How will the Penguins defense, which struggled against the Columbus Blue Jackets, stop Alexander Ovechkin and one of the most potent lines in the NHL? Answer: They probably will not. In fact, they may not have to stop them.
The last game the Pittsburgh Penguins and Washington Capitals played could at best be described as a coach’s nightmare, as the Penguins outscored the Capitals 8-7 in overtime, on a cold January night. Penguins defenseman Kris Letang missed the game due to injury, so the Penguins top defensive pairing on home ice was Olli Maatta and Trevor Daley. Yep, the very same top pairing which will stand between the Capitals top line.
Historically, Penguins coaches also deploy Sidney Crosby and linemates against Ovechkin. So, in addition to Maatta-Daley trying to keep the Capitals powerhouse off the scoreboard, the job will fall to Crosby, Jake Guentzel and probably Patric Hornqvist.
Daley and Maatta finished on the plus side of the ledger, in the January win. They were on the ice only for one goal against, which isn’t a bad night when the opponent hangs seven on the starting goaltender.
Ovechkin-Backstrom-Oshie is a powerful line, literally. TJ Oshie possesses both scoring touch and strength on the wall. He is a talented power forward playing opposite of the NHL’s premier power forward. Nicklas Backstrom moves the puck well, and registered six points in six games against Toronto, Round 1.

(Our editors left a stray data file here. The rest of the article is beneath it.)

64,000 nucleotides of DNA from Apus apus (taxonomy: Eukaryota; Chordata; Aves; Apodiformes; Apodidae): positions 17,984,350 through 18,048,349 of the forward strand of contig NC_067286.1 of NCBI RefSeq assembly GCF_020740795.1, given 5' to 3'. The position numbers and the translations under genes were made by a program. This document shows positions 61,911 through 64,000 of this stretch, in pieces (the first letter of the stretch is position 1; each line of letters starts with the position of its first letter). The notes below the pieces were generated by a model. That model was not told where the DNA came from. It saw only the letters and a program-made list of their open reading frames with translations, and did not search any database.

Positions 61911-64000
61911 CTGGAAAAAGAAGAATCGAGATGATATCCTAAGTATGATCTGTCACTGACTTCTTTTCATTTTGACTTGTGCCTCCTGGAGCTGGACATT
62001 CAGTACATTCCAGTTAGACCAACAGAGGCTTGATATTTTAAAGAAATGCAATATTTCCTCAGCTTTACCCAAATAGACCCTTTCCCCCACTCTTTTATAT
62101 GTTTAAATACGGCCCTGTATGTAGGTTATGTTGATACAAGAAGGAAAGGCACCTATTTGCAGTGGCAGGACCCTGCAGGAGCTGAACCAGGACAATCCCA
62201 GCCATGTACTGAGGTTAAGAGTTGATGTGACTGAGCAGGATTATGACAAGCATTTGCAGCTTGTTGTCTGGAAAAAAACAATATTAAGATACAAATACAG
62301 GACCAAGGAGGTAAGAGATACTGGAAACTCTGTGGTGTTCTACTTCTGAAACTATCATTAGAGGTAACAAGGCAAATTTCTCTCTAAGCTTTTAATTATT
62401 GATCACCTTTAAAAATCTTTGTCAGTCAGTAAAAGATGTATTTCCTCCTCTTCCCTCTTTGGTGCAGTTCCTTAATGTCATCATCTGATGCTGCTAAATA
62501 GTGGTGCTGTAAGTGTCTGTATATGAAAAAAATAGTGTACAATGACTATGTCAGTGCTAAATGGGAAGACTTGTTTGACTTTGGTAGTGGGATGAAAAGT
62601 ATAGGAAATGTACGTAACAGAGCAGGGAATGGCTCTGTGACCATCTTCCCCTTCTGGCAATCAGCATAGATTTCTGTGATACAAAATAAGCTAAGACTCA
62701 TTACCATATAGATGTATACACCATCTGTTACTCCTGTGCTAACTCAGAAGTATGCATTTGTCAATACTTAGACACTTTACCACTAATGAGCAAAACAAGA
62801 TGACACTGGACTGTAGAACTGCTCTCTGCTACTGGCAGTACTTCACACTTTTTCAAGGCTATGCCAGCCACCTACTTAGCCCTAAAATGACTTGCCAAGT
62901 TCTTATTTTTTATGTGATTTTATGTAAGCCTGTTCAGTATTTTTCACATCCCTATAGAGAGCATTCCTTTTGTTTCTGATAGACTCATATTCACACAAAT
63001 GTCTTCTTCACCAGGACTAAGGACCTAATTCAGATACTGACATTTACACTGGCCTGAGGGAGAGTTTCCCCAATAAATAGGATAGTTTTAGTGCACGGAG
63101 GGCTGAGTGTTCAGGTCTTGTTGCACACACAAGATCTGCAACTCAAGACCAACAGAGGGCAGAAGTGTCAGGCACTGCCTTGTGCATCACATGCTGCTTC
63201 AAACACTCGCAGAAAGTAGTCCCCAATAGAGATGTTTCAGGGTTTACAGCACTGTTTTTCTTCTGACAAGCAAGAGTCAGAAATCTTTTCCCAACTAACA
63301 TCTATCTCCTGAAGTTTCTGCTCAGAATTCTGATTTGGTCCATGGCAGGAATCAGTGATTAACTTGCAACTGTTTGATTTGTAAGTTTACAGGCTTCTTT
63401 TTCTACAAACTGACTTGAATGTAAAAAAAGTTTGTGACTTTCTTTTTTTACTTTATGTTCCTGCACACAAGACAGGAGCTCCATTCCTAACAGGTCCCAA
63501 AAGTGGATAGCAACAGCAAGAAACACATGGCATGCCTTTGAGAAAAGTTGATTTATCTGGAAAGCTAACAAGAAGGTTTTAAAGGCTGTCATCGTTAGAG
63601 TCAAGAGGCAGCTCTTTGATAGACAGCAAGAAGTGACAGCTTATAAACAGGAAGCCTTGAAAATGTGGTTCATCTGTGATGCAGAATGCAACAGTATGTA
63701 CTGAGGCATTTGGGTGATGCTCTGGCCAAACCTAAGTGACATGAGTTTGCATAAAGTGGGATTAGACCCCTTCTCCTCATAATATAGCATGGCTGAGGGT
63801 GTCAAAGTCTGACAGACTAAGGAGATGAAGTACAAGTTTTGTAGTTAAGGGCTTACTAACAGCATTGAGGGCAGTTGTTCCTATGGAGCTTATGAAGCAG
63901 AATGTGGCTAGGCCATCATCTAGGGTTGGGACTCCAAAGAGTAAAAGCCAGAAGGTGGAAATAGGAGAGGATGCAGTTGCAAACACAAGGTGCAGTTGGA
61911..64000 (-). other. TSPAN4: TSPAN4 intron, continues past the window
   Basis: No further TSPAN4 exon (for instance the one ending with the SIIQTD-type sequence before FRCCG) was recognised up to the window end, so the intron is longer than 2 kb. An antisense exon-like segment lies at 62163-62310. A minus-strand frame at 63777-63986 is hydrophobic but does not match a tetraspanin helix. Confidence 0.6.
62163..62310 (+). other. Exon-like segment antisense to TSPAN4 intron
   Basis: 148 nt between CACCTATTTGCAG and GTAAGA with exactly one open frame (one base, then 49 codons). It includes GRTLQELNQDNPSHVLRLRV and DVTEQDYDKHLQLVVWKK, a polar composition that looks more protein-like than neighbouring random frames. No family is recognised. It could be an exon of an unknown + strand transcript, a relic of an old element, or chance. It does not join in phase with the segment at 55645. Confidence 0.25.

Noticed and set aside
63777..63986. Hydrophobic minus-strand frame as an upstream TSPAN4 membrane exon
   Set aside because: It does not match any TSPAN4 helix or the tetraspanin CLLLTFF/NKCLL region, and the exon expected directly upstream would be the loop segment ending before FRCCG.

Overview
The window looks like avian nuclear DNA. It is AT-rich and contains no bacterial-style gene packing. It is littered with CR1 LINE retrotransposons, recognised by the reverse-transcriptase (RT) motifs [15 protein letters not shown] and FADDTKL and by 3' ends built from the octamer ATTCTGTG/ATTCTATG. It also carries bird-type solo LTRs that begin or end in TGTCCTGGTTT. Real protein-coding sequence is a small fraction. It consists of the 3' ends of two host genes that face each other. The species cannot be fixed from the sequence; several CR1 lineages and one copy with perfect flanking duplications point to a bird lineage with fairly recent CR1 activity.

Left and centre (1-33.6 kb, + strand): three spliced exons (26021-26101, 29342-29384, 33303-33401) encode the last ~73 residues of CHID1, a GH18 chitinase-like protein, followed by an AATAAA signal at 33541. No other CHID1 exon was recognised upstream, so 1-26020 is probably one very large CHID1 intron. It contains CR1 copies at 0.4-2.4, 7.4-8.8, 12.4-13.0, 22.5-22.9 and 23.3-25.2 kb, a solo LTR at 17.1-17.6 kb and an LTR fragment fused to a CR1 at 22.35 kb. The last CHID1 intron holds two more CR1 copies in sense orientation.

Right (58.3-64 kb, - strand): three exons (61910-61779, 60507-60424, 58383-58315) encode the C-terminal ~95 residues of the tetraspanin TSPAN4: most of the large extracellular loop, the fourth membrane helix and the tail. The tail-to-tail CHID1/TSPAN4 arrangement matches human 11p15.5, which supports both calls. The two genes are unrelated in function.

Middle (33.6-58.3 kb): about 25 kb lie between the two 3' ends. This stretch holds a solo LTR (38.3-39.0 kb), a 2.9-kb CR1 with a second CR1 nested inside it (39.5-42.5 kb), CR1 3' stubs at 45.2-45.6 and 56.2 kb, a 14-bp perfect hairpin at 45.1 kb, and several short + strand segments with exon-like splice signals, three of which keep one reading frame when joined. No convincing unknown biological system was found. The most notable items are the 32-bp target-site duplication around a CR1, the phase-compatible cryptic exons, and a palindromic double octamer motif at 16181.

You also may have noticed Ovechkin’s one-timer from the left circle, which is lethal at even strength and on the power play.
Against Columbus in Round 1, instead of clogging the neutral zone to protect their defense, the Penguins favored pulling all five players low in the zone to keep the Blue Jackets to the perimeter.
For the same strategy to work against Washington, the Penguins forwards will not be able to spend too much energy in their own zone. If Crosby and company are defending, they won’t be scoring. The Crosby line must control the situation, which means three things: Avoid penalties, control the puck, and… controlling the puck even more.
Big Questions for a Rookie
Jake Guentzel passed his first test in Round 1. Now for the final exam. Can he defend his zone against Ovechkin? Can Guentzel and Crosby recapture the telepathic communication and spark they displayed in the first couple games in Round 1?
Big questions. Thus far, Guentzel has had big answers.
When the Penguins have the puck, they will need to prolong the offensive possession. Bottom lines will need to cycle the puck low as the top lines will need to convert. The Penguins converted chances well against Columbus. That same lethal finishing ability is a must.
Playing with a lead and playing offense will force the Ovechkin line to play defense; not exactly Ovechkin’s forte.
Other factors will tip the scales in this battle, such as Patric Hornqvist’s puck retrieval skills, Maatta’s zone coverage, and…
The Penguins second superstar line with Evgeni Malkin, who had 11 points in the five-game Round 1 series. And Malkin’s play wasn’t even very good against Columbus. Go figure. Malkin did have a hat trick in that wild, aforementioned January game.
That’s why we predicted the Penguins in 6. Even if the Crosby line loses the battle against the Ovechkin line, the Penguins depth is extraordinary.
The Crosby line and Maatta-Daley just can’t lose the battle, too badly. The Penguins don’t need to stop the Ovechkin line, they just need to match it and rely on their depth.
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